The invincible hush of Julie Byrne’s Not Even Happiness

Not Even Happiness"It was the first warm afternoon of the year. I walked alongside the Atlantic as the Earth came alive for the sun. There was a palpable sense of emergence to everything. I felt it in myself too, and remember thinking I would trade that feeling for nothing… not even happiness."

This was Julie Byrne’s explanation of her second album’s title, Not Even Happiness, the follow-up to 2014’s mostly overlooked Rooms With Walls and Windows. Much of the Brooklyn singer’s charm is laid bare in these few words: a simple lyricism propelled by an exquisite command of vocabulary and syntax; themes married foremost to the natural world; a propensity to convey the inner mind and outer surroundings with a single brushstroke. But most of all, it captures her engagement to the restless world. “I love everything that flows,” Henry Miller said, “everything that has time in it and becoming… all that is fluid, melting, dissolute and dissolvent.” Byrne’s work shares that spirit: she loves everything that is emergent.

Performing from a young age, she began her musical career at the age of 17 after her father, a wedding singer, developed advanced multiple sclerosis and was no longer able to work. Since then the artist passed from state to state – Seattle, Chicago and New Orleans – and took the experiences of those scenes with her, culminating in a debut album three years ago. That record felt like a sunny daydream, all husky vocals and woozy, finger-picked melodies. Tracks like “Butter Lamb” felt drunken in every sense: artfully clumsy in their delivery, like she’d recorded each song the very moment after waking, afraid that a few minutes longer would beckon the outside world in to compromise the whole affair. The world of Rooms With Walls and Windows felt perpetually half-roused.

Perhaps it’s a sentimental comparison, but it’s hard to escape the feeling that Not Even Happiness, a record that retains many of those soporific qualities in its delivery, nonetheless represents the artist in a state of wakeful euphoria. “Follow My Voice” opens the album with that familiar finger-picked style, each movement marked by the sound of skin stretching across frets; yet already everything feels cleaner, the production swelled by strings and open chords, Byrne’s voice closer to the mic than perhaps previously allowed. By the time we reach “Sleepwalker,” the album’s lyrical themes have begun to unfold: “I travelled only in service of my dreams. I stood before them all... I was a sleepwalker.” “Natural Blue” also makes its long-awaited appearance here, and marks an organic bridge between the two records. Tales of “driving through southwestern towns that I had been in before” are softened by “sun-split ember and fields that span forever,” a landscape punctuated by the occasional sharp-focus announcement of landmarks on the horizon.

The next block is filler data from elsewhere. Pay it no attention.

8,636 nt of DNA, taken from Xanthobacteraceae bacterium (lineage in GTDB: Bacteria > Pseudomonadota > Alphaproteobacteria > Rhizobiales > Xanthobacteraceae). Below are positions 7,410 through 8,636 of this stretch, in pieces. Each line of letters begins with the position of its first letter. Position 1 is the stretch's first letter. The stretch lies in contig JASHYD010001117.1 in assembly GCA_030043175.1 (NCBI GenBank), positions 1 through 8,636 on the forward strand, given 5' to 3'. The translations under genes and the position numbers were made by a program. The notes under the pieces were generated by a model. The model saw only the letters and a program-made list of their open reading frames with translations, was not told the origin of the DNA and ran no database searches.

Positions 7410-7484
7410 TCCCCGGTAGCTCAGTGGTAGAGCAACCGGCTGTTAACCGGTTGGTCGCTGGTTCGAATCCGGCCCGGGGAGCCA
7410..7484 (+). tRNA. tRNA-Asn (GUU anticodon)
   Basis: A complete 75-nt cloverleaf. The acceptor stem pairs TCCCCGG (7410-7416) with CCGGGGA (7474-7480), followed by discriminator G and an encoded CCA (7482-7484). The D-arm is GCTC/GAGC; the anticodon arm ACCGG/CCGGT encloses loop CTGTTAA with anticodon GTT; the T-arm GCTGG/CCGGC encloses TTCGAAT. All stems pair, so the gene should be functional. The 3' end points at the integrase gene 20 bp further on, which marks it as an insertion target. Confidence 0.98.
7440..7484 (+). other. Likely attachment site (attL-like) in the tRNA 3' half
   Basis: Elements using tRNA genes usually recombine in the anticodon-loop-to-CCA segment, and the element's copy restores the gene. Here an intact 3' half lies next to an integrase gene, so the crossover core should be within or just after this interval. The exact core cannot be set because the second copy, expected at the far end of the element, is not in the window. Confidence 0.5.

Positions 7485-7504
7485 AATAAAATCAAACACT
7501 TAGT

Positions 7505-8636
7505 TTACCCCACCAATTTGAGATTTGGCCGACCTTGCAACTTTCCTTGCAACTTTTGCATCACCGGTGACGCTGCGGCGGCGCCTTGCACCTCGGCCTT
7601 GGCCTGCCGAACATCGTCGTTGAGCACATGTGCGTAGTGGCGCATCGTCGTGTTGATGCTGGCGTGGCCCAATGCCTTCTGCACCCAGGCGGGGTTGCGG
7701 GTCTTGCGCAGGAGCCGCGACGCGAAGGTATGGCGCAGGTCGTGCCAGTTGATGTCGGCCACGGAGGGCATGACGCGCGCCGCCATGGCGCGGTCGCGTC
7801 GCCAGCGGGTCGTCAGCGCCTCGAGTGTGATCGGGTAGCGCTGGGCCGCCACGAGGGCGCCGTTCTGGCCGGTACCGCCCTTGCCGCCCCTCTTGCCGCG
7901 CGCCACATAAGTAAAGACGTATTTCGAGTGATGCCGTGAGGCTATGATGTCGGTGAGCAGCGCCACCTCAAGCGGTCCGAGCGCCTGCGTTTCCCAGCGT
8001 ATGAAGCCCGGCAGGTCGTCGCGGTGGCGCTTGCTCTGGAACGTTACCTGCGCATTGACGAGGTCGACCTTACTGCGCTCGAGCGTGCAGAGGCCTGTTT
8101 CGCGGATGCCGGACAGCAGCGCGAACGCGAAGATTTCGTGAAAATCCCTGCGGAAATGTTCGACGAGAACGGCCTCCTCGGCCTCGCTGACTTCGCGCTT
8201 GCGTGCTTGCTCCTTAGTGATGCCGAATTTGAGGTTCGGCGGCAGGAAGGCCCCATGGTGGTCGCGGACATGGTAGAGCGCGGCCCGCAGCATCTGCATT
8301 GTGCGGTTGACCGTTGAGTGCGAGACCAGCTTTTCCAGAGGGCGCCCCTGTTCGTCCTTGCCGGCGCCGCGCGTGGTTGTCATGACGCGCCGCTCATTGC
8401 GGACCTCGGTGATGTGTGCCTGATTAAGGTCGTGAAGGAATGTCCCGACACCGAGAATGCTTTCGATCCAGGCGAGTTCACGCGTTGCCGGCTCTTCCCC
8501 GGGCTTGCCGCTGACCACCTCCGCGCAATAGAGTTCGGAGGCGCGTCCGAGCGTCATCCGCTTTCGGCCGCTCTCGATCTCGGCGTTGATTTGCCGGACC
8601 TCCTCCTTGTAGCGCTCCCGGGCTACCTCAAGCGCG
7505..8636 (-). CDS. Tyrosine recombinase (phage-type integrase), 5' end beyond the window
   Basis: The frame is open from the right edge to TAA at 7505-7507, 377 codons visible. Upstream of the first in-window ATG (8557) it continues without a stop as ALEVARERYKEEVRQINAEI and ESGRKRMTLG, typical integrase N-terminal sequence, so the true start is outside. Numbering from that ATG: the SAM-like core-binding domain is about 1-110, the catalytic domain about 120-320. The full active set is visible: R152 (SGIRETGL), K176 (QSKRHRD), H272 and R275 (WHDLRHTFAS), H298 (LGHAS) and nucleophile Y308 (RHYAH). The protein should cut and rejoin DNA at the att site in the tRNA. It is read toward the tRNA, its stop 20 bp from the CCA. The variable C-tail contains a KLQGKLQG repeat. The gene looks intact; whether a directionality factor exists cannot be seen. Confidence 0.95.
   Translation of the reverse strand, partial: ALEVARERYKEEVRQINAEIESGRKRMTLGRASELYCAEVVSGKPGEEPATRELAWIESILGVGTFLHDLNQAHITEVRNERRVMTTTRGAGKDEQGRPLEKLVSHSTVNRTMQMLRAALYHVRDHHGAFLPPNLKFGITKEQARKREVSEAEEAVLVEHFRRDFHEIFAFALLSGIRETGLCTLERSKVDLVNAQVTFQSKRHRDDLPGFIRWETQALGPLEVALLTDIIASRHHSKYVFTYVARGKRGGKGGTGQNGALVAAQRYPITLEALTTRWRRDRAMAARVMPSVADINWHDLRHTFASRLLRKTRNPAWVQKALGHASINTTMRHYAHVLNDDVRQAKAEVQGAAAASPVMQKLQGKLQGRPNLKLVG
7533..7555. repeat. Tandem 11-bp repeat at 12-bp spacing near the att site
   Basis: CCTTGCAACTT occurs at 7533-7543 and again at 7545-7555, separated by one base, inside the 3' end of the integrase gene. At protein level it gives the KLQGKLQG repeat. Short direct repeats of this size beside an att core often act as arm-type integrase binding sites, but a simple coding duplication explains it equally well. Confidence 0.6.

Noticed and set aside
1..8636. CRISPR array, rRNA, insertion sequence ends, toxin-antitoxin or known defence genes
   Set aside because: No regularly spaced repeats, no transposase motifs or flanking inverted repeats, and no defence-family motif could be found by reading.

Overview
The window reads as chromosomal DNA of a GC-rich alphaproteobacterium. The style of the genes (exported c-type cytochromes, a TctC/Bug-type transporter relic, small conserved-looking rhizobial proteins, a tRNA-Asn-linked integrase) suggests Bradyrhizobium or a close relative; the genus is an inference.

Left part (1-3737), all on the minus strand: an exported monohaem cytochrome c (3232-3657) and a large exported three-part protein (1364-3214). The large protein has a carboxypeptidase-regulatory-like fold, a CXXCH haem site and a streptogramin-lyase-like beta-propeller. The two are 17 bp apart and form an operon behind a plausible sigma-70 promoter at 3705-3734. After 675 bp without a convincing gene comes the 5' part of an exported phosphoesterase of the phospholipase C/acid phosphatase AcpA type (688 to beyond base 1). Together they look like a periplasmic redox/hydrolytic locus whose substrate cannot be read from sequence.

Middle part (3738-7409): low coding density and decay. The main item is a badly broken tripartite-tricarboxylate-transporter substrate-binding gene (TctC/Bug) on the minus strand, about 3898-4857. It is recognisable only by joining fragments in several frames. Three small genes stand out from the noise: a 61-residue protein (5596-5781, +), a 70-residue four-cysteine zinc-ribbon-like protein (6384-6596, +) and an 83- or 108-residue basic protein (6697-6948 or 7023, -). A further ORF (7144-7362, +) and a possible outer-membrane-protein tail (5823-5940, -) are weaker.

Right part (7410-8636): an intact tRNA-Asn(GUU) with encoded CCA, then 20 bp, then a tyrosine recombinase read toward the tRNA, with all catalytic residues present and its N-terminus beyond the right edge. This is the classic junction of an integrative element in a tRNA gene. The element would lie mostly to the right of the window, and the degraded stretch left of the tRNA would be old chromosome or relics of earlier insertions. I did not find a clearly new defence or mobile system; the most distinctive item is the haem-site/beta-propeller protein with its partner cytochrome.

It’s no coincidence that the ambient wash of “Interlude” neatly cleaves the first four tracks of Not Even Happiness from the last four. Though “All the Land Glimmered Beneath” recalls the quiet solitude of the record’s opening number, its reference points have shifted from the prison of the mind to the prism of nature: now she is “sitting in the garden, singing to the wind,” now she stands before the snow, under the moon, above the land, within a Walden she calls her own.

The album spins on its heels for “I Live Now as a Singer,” and there’s a strong chance you won’t be prepared for the sheer, glimmering majesty of the thing. Here, just as it begins to waver and fold in the wind, the record finds its centre of gravity, only synths and strings left to communicate this century's “Song to the Siren.” “And yes I have broke down asking for forgiveness,” she sings, raw honesty seeping out, “when I was nowhere close to forgiving myself. And I have dragged my life across the country, and wondered if travel led me anywhere. But there’s a passion in me which does not long for those things...” After thirty minutes spent gazing out at the blurred rush of the side window, it’s a sobering glance back at the road left behind.

At peace now, the record draws to a close, and you find yourself staring out of your own window, wondering how many times it’s hurried past the sun since you last noticed the garden.

Release: 27th January 2017, Ba Da Bing Records

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